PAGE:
Costa Coffee Licenses Test & Learn Software

November 22nd, 2013 | Posted by CCorman in Restaurants - (Comments Off on Costa Coffee Licenses Test & Learn Software)

Computing Magazine recently featured an article about how Costa, one of the world’s largest coffee chains, is using APT’s Test & Lean software to make more profitable decisions. Here’s the link to the article: http://www.computing.co.uk/ctg/news/2307097/costa-selects-analytics-firm-apt-to-sharpen-up-its-decision-making

A short preview of the article is below:

Matthew Price, finance director at Costa, said that it was “critical” for the coffee chain to have the best tools in place to quickly generate insights that create value for the business.

“APT is instrumental in improving the analytic rigor and speed with which we make decisions on store investment and the right range of products,” he said.

“The ability to automate complex analytic processes has not only provided more accurate decisions, but it has significantly decreased the time required to understand the impact of each new idea,” he added.

 

Tablets at your Tables

November 12th, 2013 | Posted by retailblogadmin in Restaurants - (Comments Off on Tablets at your Tables)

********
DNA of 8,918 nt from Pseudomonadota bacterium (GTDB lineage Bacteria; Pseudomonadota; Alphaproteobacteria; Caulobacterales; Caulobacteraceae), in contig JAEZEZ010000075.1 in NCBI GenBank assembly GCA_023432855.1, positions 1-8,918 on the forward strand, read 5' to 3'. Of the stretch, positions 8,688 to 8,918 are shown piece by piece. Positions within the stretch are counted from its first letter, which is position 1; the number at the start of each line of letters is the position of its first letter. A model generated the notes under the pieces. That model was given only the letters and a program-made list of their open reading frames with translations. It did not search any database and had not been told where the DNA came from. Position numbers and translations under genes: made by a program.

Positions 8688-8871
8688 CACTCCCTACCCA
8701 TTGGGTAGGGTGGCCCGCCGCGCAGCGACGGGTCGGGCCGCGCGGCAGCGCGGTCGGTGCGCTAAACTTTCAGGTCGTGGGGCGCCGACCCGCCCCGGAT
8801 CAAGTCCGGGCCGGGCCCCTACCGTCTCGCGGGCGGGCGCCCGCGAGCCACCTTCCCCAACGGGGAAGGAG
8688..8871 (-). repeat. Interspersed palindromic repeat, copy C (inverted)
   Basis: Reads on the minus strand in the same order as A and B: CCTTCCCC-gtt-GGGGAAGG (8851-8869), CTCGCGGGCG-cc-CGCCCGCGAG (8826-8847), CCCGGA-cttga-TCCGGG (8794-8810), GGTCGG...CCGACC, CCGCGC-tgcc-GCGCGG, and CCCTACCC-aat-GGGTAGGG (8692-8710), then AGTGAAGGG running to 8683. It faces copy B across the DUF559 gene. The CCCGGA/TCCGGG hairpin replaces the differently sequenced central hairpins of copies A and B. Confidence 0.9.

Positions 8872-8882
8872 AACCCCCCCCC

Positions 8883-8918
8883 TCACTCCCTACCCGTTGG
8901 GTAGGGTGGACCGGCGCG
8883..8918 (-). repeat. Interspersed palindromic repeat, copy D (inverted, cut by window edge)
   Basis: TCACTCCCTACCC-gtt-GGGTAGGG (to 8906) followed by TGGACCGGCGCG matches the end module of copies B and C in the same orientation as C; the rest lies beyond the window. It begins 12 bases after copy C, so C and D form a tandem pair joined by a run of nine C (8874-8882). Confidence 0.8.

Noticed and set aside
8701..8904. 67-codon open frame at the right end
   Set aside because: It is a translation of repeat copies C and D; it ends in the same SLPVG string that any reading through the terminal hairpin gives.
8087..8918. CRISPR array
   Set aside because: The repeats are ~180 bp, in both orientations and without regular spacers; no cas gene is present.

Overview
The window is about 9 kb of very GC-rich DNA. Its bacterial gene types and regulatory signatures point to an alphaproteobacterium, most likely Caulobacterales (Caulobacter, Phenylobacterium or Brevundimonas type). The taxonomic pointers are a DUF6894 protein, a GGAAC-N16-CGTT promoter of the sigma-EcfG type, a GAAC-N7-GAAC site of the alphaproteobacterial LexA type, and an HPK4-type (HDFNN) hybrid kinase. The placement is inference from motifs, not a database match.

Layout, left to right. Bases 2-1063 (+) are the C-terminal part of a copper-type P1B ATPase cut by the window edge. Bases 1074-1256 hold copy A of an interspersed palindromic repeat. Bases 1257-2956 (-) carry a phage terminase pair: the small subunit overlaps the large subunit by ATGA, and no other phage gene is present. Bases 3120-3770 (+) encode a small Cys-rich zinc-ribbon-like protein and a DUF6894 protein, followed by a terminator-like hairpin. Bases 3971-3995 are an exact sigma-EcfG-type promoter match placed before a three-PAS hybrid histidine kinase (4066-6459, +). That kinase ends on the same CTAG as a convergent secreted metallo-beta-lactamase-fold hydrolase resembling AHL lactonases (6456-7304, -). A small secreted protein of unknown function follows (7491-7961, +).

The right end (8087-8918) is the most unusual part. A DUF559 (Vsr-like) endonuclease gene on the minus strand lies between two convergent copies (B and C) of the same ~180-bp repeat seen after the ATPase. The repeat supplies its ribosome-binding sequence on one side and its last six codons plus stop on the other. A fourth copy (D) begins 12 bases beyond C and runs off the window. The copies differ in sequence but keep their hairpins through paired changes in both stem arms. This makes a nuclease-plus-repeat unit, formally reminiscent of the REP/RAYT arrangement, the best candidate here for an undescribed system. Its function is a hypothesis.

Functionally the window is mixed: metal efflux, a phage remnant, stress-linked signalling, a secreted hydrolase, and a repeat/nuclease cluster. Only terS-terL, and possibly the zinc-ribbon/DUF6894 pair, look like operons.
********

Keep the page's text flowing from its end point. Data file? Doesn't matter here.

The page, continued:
Recently, restaurants like ThinkFoodGroup’s Jaleo added tablets to their tables, discarding traditional paper menus in hopes of leveraging flexibility offered by digital devices to improve guest experience and sales.

ThinkFoodGroup, which is testing iPad-based menus in two of its restaurants, including DC’s Jaleo, is smart to try this idea before investing significant capital. Cost is not limited to the $500 up-front investment per tablet; it also includes employee training, breakage, and theft (Jaleo has already reported four stolen tablets). Additionally, restaurants must ensure that guests are comfortable with the new experience and are not turned off by technology at the table. (more…)

Does Co-Branding Work for Restaurants?

November 7th, 2013 | Posted by CCorman in Restaurants - (Comments Off on Does Co-Branding Work for Restaurants?)

A recent article in Nation’s Restaurant News discusses Bruegger’s Bagels new partnership with Caribou Coffee. The two chains are trialing two co-branded units in Minneapolis to get a preliminary read on the idea’s validity.

A co-branding strategy, very familiar to holdings companies such as Yum!, Focus Brands, and Dunkin’ Donuts, introduces three interesting questions: (more…)

Solving Big Data Challenges

November 1st, 2013 | Posted by MHarper in Uncategorized - (Comments Off on Solving Big Data Challenges)